An excerpt from essay by Marita Golden in the book "three minutes or less: life lessons from America's greatest writers "

Like their creator, my fictional characters reject the notion of life lived on automatic pilot. The most important people in my books see life as a flame, something that when lived properly bristles and squirms, even as it glows. In the autobiography Migrations of the Heart, the heroine, who just happened to be me, came of age in Washington, D.C., and began the process of becoming an adult person everywhere else. If you sell your first piece of writing in Manhattan, give birth to your only child in Lagos, experience Paris in the spring with someone you love, and return to Washington after thirteen years of self-imposed exile to write the Washington novel nobody else had (and you thought you never would), tickets, visas, lingua franca will all become irrelevant. When all places fingerprint the soul, which grasp is judged to be the strongest? In my novel A Woman's Place, one woman leaves America to join a liberation struggle in Africa. In Long Distance Life. Naomi Johnson flees 1930s North Carolina and comes up south to Washington, D.C., to find and make her way. Thirty years later her daughter returns to that complex, unpredictable geography and is sculpted like some unexpected work of art by the civil-rights movement.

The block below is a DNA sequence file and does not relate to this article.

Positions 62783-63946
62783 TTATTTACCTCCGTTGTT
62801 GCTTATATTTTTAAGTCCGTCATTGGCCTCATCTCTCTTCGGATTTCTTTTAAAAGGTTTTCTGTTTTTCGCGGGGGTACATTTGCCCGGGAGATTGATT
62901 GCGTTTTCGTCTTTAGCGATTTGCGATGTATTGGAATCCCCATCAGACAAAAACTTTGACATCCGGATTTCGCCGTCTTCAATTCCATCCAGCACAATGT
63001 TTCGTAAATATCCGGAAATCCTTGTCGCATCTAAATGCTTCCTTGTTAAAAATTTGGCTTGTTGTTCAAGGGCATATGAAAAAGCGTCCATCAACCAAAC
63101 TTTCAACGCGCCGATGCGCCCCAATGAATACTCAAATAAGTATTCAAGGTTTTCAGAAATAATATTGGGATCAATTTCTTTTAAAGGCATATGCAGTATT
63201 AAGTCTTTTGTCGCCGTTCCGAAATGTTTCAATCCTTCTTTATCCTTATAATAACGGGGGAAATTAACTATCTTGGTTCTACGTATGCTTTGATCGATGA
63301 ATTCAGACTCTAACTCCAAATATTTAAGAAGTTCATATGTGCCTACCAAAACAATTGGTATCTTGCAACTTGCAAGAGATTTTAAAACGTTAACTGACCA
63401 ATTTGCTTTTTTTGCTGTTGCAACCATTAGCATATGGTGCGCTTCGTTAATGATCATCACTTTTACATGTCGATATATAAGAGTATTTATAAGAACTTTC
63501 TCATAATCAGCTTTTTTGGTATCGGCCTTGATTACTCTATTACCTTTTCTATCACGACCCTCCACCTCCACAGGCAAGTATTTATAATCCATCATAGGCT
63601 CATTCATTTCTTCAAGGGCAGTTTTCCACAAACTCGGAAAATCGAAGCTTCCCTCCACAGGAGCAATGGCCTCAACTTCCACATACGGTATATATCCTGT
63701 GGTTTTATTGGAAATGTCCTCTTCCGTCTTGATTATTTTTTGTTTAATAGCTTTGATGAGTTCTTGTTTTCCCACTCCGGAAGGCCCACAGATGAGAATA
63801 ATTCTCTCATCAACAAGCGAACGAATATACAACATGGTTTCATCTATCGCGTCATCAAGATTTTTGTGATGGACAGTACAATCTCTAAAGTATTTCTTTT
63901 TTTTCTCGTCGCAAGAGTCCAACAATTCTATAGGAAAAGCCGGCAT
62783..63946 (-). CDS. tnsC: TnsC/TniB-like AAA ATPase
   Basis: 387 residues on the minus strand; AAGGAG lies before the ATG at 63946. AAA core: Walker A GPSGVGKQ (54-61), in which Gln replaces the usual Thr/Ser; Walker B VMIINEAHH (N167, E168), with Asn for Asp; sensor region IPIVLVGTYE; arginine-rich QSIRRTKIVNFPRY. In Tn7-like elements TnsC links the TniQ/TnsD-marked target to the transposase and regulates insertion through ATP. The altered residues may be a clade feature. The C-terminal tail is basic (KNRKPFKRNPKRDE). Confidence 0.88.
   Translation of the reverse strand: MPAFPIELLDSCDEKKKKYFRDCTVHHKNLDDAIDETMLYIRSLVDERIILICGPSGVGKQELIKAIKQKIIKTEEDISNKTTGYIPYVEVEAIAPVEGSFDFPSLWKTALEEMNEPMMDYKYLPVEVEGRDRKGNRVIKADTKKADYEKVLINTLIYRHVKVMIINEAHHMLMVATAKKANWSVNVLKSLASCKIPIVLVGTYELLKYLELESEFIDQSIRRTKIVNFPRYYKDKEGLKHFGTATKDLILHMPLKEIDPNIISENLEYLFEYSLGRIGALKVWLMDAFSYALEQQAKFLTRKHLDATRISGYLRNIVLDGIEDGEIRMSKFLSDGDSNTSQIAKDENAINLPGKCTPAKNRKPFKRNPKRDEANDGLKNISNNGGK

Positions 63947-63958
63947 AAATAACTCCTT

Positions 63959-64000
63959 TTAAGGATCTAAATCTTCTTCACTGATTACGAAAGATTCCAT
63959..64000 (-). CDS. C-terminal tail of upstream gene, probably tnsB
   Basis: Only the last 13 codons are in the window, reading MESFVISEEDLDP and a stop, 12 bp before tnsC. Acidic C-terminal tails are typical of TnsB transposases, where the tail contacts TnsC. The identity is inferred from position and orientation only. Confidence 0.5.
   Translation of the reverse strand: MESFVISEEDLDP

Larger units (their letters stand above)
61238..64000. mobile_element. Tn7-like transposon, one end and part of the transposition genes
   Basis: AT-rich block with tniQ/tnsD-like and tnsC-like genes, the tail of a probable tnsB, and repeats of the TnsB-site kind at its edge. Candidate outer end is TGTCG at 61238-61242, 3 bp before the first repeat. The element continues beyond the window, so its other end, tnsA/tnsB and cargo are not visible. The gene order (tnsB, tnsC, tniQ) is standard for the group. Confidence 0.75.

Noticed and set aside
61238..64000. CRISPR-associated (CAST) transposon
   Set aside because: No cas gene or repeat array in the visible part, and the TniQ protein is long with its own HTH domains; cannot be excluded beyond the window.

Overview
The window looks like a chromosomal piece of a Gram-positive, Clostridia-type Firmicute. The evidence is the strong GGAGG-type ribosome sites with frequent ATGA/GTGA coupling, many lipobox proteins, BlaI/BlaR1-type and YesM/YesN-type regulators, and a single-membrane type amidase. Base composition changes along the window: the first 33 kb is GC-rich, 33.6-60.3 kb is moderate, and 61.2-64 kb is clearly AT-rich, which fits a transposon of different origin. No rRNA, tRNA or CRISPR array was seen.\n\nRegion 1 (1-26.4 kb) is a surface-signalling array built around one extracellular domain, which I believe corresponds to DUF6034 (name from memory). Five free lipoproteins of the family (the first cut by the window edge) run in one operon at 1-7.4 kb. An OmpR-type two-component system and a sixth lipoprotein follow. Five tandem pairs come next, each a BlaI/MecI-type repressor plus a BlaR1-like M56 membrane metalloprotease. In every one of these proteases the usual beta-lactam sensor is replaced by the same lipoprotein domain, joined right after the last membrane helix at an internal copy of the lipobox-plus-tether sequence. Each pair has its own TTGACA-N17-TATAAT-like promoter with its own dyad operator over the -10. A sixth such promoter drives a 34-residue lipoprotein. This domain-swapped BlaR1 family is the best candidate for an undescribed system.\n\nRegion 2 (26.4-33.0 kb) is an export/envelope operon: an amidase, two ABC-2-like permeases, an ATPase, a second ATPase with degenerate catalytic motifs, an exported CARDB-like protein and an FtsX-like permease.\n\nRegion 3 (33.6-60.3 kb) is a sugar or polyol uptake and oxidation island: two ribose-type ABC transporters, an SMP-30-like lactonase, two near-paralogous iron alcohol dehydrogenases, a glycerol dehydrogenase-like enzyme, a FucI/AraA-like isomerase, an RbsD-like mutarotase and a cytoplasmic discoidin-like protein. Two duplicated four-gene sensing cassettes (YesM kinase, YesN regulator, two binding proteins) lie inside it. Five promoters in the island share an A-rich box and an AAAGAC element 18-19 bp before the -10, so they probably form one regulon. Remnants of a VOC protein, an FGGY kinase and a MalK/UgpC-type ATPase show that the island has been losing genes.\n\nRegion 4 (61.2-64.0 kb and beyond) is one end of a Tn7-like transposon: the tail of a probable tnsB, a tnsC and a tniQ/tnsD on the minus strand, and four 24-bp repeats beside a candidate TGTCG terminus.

What is the connection that the writer is managing to make between the preceding context and "tickets, visas..."? And especially what does she want to convey through "tickets, visas, lingua franca will all become irrelevant"? Irrelevant to what?

1 Answer 1


The writer is describing herself and her characters as citizens of all places, and of none. The barriers between places are irrelevant to them, and therefore so are the tools traditionally required to cross those barriers: tickets (plane, train or bus), visas and lingua franca (commonly understood language).

Personally, I'm a bit skeptical.

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